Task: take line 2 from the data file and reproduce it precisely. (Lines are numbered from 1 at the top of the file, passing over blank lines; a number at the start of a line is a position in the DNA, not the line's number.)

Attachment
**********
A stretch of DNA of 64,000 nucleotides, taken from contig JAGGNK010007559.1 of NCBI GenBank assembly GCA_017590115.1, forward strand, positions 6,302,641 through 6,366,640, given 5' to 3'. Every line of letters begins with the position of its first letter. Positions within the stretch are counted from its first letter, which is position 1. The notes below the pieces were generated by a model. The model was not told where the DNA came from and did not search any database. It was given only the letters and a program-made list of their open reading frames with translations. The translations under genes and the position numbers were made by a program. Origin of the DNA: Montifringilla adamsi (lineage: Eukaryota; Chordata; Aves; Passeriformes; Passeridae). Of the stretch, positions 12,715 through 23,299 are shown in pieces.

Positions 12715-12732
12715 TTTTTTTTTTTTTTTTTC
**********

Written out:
Positions 12715-12732